The role of plants and animals in isolation barriers at Hanford, Washington

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Description

The Hanford Site Surface Barrier Development Program was organized in 1985 to test the effectiveness of various barrier designs in minimizing the effects of water infiltration; plant, animal, and human intrusion; and wind and water erosion on buried wastes, and in minimizing the emanation of noxious gases. Plants will serve to minimize drainage and erosion, but present,the potential for growing roots into wastes. Animals burrow holes into the soil, and the burrow holes could allow water to preferentially drain into the waste. They also bring soil to the surface which, if wastes are incorporated, could present a risk for the ... continued below

Physical Description

60 p.

Creation Information

Link, S.O.; Cadwell, L.L.; Petersen, K.L.; Sackschewsky, M.R. & Landeen, D.S. September 1, 1995.

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This report is part of the collection entitled: Office of Scientific & Technical Information Technical Reports and was provided by UNT Libraries Government Documents Department to Digital Library, a digital repository hosted by the UNT Libraries. It has been viewed 15 times . More information about this report can be viewed below.

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  • Pacific Northwest Laboratory
    Publisher Info: Pacific Northwest Lab., Richland, WA (United States)
    Place of Publication: Richland, Washington

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Description

The Hanford Site Surface Barrier Development Program was organized in 1985 to test the effectiveness of various barrier designs in minimizing the effects of water infiltration; plant, animal, and human intrusion; and wind and water erosion on buried wastes, and in minimizing the emanation of noxious gases. Plants will serve to minimize drainage and erosion, but present,the potential for growing roots into wastes. Animals burrow holes into the soil, and the burrow holes could allow water to preferentially drain into the waste. They also bring soil to the surface which, if wastes are incorporated, could present a risk for the dispersion of wastes into the environment. This report reviews work done to assess the role of plants and animals in isolation barriers at Hanford. It also reviews work done to understand the potential effects from climate change on the plants and animals that may inhabit barriers in the future.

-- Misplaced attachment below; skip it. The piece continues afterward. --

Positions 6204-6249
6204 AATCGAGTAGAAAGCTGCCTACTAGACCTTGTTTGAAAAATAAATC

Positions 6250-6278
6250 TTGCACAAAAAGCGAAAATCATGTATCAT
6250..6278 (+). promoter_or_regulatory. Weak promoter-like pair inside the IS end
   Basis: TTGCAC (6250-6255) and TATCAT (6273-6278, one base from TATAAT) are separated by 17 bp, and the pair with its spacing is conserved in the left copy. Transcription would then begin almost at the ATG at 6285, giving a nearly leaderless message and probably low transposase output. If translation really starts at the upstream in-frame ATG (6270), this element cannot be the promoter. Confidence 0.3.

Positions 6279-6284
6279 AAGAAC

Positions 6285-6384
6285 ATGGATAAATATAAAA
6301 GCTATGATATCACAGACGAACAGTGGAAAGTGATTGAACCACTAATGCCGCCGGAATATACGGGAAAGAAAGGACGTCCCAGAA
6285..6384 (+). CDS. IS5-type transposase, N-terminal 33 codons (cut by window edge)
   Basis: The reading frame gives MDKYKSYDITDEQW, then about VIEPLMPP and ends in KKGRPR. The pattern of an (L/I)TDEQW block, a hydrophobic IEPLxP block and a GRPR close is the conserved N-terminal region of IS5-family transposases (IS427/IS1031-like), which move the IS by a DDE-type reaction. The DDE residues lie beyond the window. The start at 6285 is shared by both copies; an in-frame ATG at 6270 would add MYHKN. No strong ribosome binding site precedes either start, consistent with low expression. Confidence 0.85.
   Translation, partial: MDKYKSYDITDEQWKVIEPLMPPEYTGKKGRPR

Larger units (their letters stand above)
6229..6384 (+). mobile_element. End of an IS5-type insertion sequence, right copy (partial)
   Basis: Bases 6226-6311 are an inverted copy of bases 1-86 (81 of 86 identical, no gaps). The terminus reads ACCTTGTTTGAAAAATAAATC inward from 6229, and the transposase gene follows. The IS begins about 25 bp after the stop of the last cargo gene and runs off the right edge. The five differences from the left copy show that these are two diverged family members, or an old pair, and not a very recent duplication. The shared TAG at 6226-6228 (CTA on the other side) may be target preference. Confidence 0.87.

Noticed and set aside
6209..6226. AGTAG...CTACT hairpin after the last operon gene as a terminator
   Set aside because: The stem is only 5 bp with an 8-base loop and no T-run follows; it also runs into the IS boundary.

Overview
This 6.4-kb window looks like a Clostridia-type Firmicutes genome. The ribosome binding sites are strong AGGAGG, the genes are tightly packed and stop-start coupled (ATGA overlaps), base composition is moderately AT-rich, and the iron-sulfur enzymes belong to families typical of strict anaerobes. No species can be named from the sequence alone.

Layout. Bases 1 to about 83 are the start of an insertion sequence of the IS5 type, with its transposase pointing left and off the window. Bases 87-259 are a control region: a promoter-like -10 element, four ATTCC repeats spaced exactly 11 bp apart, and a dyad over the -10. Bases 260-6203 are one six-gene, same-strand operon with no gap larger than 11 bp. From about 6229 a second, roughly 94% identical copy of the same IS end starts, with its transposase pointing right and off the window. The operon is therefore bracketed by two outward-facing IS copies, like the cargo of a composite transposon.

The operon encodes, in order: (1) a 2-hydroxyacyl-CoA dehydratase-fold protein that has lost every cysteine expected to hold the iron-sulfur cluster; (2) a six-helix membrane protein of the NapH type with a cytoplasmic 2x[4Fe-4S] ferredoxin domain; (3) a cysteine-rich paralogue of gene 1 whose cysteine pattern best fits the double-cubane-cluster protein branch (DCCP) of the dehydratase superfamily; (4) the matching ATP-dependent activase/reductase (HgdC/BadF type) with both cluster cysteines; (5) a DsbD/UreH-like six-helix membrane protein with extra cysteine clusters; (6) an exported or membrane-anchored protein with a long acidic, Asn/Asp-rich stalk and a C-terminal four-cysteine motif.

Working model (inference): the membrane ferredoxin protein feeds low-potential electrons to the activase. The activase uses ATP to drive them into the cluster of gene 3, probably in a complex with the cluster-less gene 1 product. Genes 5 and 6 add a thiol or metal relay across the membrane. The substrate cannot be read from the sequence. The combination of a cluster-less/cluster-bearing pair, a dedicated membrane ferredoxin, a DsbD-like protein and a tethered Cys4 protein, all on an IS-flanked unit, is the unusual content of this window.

Physical Description

60 p.

Notes

INIS; OSTI as DE96000814

Source

  • Other Information: PBD: Sep 1995

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  • Other: DE96000814
  • Report No.: PNL--10788
  • Grant Number: AC06-76RL01830
  • DOI: 10.2172/109666 | External Link
  • Office of Scientific & Technical Information Report Number: 109666
  • Archival Resource Key: ark:/67531/metadc619145

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Office of Scientific & Technical Information Technical Reports

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Creation Date

  • September 1, 1995

Added to The UNT Digital Library

  • June 16, 2015, 7:43 a.m.

Description Last Updated

  • April 7, 2016, 4:48 p.m.

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Link, S.O.; Cadwell, L.L.; Petersen, K.L.; Sackschewsky, M.R. & Landeen, D.S. The role of plants and animals in isolation barriers at Hanford, Washington, report, September 1, 1995; Richland, Washington. (digital.library.unt.edu/ark:/67531/metadc619145/: accessed August 17, 2017), University of North Texas Libraries, Digital Library, digital.library.unt.edu; crediting UNT Libraries Government Documents Department.